Of course this was unusual but anything would have been unusual on such a normal night. We watched each other for a while still and eventually, the group began to depart, wandering off in to bedrooms or to the music. They began to dress themselves again, slowly searching for their underwear, socks and clothes, more drinks and places to collapse upon. The more clothing they put on, the harder it was to hold her gaze, and the more I started to feel the air on my skin reminding me of the benefits of clothes. And yet her eyes seemed to remind me that I couldn’t possibly be feeling the elements in the way that she was, more naked than any of us had ever been in our whole lives.

As I reached for my underwear and pants, she began to roll her skin up around over her hip bones, quicker than she took it off, her delicate fingers smoothing it out against herself like wrapping paper. For a moment, I looked away, busy pulling up my fly, and when I looked back she was doing up her bra. She slipped on her t-shirt and flipped her long hair out of the back of it. She smiled at me as she pulled up her jeans and walked barefoot in to the back yard.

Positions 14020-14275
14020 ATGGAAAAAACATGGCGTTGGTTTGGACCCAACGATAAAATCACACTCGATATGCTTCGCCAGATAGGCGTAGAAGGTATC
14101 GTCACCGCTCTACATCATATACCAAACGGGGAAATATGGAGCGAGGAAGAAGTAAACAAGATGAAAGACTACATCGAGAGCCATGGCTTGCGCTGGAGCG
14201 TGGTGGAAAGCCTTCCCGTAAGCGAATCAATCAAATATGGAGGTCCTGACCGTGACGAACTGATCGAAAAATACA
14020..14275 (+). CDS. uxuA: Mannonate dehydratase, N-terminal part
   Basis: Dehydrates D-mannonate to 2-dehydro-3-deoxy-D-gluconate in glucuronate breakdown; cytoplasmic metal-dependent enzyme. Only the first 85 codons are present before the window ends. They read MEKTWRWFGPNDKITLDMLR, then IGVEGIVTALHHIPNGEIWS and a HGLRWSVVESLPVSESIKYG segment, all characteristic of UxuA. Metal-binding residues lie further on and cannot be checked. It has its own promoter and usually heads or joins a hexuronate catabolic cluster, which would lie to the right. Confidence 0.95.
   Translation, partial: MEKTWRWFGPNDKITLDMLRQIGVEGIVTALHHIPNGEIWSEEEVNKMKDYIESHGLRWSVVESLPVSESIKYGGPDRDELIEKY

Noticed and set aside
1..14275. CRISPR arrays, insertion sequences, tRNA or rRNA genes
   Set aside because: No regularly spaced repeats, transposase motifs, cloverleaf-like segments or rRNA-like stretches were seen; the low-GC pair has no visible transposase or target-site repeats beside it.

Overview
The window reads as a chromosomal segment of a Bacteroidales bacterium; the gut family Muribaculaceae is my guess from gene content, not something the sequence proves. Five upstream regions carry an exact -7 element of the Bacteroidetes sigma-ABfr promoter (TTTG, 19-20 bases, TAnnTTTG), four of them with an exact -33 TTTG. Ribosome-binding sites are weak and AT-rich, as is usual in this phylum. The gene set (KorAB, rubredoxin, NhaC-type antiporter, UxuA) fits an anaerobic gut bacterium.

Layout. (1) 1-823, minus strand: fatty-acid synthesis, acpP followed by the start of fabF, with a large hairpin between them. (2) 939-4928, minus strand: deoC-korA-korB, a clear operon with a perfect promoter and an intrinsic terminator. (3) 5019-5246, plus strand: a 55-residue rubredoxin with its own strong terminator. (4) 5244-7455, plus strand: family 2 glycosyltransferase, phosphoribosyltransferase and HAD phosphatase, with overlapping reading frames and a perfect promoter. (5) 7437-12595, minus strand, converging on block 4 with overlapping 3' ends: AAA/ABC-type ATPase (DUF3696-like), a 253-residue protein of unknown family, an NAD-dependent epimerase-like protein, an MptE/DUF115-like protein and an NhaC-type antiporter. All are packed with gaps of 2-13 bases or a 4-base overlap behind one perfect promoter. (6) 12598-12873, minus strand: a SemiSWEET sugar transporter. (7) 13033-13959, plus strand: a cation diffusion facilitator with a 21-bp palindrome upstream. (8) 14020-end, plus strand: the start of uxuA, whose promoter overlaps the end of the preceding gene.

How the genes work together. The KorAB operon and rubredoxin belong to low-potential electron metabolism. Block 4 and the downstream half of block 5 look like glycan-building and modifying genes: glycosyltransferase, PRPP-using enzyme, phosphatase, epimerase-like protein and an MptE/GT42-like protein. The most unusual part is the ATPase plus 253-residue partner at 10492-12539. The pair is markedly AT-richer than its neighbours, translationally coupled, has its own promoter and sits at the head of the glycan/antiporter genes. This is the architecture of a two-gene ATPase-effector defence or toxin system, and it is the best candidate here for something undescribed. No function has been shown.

After that it was just another night, full of kind of pretty girls and boys with cups full of anything they wanted. With her skin on, she looked just like everybody else, and after another drink I could barely remember her face. It’s funny how with skin and clothes everybody looks kind of the same. We walked home and I ambled behind with a sick feeling in my stomach. I counted the streetlights. Sixty three. I didn’t even think about the corners I turned.

Amelia Schmidt is a twenty year old Arts graduate living and working in Sydney, Australia. She likes the colour red, long animals and square photographs.